From September 2005 to June 2006 a team of thirteen scholars at the The University of Southern California's Annenberg Center for Communication explored how new and maturing networking technologies are transforming the way in which we interact with content, media sources, other individuals and groups, and the world that surrounds us.
This site documents the process and the results.
During my residency at the Annenberg Center for Communication (ACC) I wish to do comparative research on the Internet and political networks of dissent. Using Southeast Asia as a regional nexus in the larger global issues of access, use and transformation of the Internet as a communications medium, the objectives of this research are:
* to identify the processes through which the Internet interplays with power relations among the state, civil society, and the corporate world economy;
* to understand the processes of how the Internet contributes to the provision of ”˜civic space’ as this global technology is localized within specific sites in Southeast Asian nations, such as major urban regions;
* to analyze the processes of how the Internet assists civil societies to form networks of dissent beyond national boundaries (local-global linkages) in engaging the state or other entities of power (e.g. corporate economy) in ways that lead to either political reform and/or extended conflicts; and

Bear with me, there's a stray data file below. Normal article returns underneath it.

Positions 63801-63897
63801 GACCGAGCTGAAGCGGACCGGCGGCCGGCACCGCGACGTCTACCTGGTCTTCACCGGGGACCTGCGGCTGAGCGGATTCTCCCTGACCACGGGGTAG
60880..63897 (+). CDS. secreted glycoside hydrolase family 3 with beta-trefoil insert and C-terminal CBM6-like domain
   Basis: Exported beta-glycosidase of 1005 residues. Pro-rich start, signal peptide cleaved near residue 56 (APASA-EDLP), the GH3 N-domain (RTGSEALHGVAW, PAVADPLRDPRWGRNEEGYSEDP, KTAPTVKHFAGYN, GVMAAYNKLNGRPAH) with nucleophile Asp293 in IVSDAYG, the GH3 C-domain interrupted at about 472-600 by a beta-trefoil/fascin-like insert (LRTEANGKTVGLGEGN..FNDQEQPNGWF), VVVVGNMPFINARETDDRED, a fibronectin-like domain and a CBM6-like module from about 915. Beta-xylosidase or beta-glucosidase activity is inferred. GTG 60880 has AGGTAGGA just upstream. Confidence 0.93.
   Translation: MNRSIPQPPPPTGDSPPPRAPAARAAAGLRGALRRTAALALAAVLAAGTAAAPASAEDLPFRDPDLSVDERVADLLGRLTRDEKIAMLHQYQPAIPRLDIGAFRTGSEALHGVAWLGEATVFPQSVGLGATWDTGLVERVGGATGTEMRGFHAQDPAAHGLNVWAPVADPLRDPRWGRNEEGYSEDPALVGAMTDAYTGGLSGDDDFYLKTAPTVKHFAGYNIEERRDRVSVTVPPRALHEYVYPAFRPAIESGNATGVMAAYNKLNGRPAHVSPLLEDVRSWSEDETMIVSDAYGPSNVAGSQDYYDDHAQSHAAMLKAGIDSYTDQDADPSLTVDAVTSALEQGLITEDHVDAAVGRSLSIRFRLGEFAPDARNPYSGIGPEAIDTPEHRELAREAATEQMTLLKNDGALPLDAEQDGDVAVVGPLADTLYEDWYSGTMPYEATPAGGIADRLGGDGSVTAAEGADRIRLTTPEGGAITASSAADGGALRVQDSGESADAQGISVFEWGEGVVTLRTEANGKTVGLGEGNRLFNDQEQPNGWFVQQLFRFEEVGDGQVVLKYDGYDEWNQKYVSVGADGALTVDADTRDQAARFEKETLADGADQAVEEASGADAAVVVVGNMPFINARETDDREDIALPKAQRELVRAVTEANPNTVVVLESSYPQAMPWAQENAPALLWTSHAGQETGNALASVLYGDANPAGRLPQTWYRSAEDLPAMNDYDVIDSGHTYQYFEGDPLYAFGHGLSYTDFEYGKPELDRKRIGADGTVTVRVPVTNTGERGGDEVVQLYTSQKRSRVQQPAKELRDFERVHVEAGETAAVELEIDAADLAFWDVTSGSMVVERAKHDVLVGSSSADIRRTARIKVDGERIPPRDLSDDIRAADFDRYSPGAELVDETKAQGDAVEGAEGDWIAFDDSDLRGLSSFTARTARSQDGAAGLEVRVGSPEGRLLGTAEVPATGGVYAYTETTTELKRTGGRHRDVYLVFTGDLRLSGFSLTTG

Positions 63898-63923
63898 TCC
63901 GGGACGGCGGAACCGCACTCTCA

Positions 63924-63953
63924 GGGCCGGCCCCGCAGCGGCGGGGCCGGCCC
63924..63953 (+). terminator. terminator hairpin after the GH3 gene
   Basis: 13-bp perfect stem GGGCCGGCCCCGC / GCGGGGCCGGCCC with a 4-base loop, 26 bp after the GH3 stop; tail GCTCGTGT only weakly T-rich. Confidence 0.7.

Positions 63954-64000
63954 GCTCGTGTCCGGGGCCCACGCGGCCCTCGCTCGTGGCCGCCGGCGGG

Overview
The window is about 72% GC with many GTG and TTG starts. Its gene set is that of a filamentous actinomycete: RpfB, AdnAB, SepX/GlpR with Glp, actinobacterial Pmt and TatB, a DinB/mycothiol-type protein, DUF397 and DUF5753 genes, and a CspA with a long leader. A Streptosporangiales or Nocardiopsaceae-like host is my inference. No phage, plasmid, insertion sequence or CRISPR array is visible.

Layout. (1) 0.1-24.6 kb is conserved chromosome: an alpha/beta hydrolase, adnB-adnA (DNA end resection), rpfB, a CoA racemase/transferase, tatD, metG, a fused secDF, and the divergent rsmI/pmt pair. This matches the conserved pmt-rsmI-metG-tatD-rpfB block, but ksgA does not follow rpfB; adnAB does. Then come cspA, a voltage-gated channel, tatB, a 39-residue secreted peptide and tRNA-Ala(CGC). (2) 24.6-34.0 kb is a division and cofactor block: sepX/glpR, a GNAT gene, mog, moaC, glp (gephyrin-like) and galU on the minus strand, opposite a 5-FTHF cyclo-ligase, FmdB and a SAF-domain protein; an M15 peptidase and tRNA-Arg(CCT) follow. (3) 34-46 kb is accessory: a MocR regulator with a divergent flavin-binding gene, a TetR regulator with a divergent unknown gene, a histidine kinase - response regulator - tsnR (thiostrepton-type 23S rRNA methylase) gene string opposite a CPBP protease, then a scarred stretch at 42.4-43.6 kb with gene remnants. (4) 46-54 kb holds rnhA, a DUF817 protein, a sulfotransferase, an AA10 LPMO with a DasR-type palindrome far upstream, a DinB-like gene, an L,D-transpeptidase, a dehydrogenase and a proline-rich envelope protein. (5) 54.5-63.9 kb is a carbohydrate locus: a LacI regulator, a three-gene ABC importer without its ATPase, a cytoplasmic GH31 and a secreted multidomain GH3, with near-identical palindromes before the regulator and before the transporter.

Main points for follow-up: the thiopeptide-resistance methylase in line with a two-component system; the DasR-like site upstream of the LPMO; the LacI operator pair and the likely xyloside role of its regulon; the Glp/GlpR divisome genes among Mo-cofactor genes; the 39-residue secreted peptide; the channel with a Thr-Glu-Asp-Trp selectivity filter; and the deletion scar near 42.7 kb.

* to contribute to social sciences by conceptualizing and theorizing about the linkages of cyberspace and geographical sites of social mobilization and political action.
A set of case studies in Southeast Asia will be put together and examined to view these processes of localization and identity formation in relations to the formation of political networks of dissent. The countries to be included (tentative list) are Indonesia, Singapore, Malaysia, Thailand, Vietnam and the Philippines. This analysis is further intended to shed light on the question of whether the Internet will be sustained as a positive democratic space or will instead strengthen tendencies for perpetual communal resistance and political/economic crisis. It will also investigate the extent to which globalization of capital is transforming the nature of access to and the content of information flows dominating Internet usage.
The project will be carried out substantially through library and online textual research and analysis. Intensive (online and offline) library research will be conducted to build a comparative analysis of the Internet and civil society in a select number of Southeast Asian countries. Informant research will be done by doing interviews with scholars and informants in the United States and in a select number of Southeast Asian countries in support of library and online data collection and analysis.